The conservation policies outlined in the next section of this report can be of extreme importance in relieving the immediate situation, but the longer-term problem of expanding to the fullest extent the production of food and of improving distribution of available supplies requires careful planning.
While many Governments have devised production targets which involve the maximum development of natural and other resources, the Council feels strongly that these programs need to be integrated into a world plan. With this object in view, it set up the Policy Committee on Production and Distribution.
In planning for production and distribution, account must be taken of the social, economic, and technological changes which have had and will continue to have profound effects upon the world pattern of production, trade, and consumption. Among those changes the following should be taken into consideration:
increased domestic utilization of food and food-stuffs in some exporting countries which are substantially reducing export availabilities;
the industrial development of other production areas which is resulting more and more in their exporting processed products instead of raw materials; and
higher levels of income and employment and various policy measures which have raised the consumption of protective foods by special population groups.
The above developments together with a large population increase make it impossible to aim at restoring the prewar pattern of production and trade. Production must become more intensive and, the Council believes, will make heavy new claims on the requisites of production to an extent not fully realized; new sources of supply must be found.
The work of the Policy Committee will start with the analyses of the production plans and programs of individual member nations. The preparation of these plans is the responsibility of Governments, although FAO should help with the technical aspects of this work when requested to do so.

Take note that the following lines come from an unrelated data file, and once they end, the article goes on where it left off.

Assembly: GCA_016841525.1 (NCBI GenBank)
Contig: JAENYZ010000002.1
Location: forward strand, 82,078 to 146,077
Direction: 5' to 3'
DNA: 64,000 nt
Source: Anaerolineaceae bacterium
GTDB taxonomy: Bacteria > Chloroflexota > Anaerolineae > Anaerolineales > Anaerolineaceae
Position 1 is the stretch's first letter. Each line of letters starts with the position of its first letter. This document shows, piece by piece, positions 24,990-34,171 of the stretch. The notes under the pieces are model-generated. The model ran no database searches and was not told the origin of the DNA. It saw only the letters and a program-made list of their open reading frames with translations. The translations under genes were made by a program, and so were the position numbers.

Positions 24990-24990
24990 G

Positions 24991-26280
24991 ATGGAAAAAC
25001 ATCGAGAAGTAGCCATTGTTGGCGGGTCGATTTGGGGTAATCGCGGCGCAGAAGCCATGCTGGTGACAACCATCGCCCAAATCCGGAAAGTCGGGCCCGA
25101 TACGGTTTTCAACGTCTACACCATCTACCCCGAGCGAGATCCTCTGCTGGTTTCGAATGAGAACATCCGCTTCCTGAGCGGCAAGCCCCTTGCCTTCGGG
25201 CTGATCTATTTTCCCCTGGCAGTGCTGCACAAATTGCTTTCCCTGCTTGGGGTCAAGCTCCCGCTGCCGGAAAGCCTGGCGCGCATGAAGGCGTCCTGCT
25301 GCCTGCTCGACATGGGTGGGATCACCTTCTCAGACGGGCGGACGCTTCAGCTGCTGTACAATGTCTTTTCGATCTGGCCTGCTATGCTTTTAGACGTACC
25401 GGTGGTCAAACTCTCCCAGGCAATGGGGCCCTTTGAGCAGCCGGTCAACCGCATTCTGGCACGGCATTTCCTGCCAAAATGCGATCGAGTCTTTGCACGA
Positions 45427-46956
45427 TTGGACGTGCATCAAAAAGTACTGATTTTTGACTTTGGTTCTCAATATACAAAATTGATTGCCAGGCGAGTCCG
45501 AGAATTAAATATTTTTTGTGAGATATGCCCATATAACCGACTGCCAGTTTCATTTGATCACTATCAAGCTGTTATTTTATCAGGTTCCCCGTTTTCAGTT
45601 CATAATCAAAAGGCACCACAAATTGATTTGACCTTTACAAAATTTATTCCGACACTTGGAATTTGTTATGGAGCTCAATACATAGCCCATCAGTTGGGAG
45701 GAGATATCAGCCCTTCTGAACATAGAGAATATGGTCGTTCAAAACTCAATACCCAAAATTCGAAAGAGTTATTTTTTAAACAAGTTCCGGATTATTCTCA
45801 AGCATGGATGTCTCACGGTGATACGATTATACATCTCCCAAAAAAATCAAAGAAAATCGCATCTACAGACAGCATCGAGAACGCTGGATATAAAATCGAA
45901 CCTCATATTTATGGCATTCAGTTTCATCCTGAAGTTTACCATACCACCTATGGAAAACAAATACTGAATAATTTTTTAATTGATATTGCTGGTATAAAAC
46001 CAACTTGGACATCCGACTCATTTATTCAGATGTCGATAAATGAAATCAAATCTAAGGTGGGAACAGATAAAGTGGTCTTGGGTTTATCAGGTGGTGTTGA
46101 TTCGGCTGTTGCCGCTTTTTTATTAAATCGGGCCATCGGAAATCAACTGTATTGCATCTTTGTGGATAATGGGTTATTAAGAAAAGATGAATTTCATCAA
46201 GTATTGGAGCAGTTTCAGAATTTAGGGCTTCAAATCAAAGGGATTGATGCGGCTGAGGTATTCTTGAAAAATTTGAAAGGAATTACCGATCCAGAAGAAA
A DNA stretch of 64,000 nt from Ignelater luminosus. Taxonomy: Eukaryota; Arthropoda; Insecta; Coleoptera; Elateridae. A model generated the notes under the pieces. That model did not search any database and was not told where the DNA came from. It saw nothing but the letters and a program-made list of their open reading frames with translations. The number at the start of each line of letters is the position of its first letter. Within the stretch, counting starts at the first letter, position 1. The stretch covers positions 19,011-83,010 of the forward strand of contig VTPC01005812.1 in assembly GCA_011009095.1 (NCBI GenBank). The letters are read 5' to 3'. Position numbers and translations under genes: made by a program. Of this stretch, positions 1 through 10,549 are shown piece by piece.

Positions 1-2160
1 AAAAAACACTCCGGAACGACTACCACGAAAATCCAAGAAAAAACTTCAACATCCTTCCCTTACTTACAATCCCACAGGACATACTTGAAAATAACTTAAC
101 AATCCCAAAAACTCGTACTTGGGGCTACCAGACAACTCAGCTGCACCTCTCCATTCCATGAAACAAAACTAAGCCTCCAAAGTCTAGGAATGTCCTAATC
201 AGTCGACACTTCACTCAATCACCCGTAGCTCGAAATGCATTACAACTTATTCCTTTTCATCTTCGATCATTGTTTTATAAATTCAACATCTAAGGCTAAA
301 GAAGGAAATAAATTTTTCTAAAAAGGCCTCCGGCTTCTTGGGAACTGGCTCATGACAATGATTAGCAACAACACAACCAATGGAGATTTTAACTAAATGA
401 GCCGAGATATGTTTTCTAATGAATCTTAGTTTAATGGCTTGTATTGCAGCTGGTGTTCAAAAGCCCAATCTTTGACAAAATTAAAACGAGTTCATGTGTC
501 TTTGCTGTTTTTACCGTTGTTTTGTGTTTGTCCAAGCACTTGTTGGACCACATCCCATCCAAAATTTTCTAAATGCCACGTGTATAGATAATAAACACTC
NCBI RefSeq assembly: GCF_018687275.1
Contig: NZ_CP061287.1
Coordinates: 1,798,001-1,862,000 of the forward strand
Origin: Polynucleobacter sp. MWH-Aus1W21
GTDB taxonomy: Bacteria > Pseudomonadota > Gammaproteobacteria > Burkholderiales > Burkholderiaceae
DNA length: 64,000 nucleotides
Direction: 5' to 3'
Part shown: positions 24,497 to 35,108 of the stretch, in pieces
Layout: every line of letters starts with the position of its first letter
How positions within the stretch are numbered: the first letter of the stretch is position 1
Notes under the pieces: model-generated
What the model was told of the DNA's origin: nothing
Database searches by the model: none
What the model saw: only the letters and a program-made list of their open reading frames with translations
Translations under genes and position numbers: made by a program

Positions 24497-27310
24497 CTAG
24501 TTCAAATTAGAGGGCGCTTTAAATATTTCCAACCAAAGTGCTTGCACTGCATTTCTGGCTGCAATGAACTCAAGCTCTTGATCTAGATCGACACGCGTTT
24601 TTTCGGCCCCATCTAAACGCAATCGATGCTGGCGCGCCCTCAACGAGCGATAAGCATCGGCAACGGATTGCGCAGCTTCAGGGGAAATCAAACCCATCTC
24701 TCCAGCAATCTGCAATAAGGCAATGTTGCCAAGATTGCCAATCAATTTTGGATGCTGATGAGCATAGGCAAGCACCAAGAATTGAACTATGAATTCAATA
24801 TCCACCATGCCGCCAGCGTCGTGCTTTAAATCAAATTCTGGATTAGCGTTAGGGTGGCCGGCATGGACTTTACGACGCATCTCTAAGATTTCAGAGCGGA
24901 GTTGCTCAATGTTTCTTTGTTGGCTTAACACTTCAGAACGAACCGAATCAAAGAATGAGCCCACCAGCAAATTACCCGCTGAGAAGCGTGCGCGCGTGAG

The second step will include the preparation of regional analyses and summaries which will deal primarily with the more important foodstuffs, including fish, and with the means of production such as feeding supplies, fertilizers, and farm machinery. If possible, the analysis will also include forestry and forest products. The regional studies should relate to production, importand export expectancies, and domestic consumption or utilization. They would normally indicate certain kinds of action that might be undertaken by the Governments within the region, individually or through their regional organizations.
The third step in the procedure should be the synthesis of regional analyses into a world summary. This should include world commodity balance sheets indicating anticipated trends in production, trade and consumption, proposed exports and imports of the countries of each region, and the relationship between proposed global exports and imports. General change in price levels and price relationships should be given consideration in the analyses and it should also be possible to indicate some of the more important effects of trade in food, agricultural and forest products upon the overall balance-of-payments position.
The basis for all this work will be the annual reports which Member Governments have been requested to forward to the Director-General under Article XI of the Constitution. The Council attaches the highest importance to this basic material and urges Member Governments to send their 1948 reports before 1 July 1948. Should they fail to do so, it would be impossible to prepare adequately for the annual review which is to take place at the next regular session of the Conference.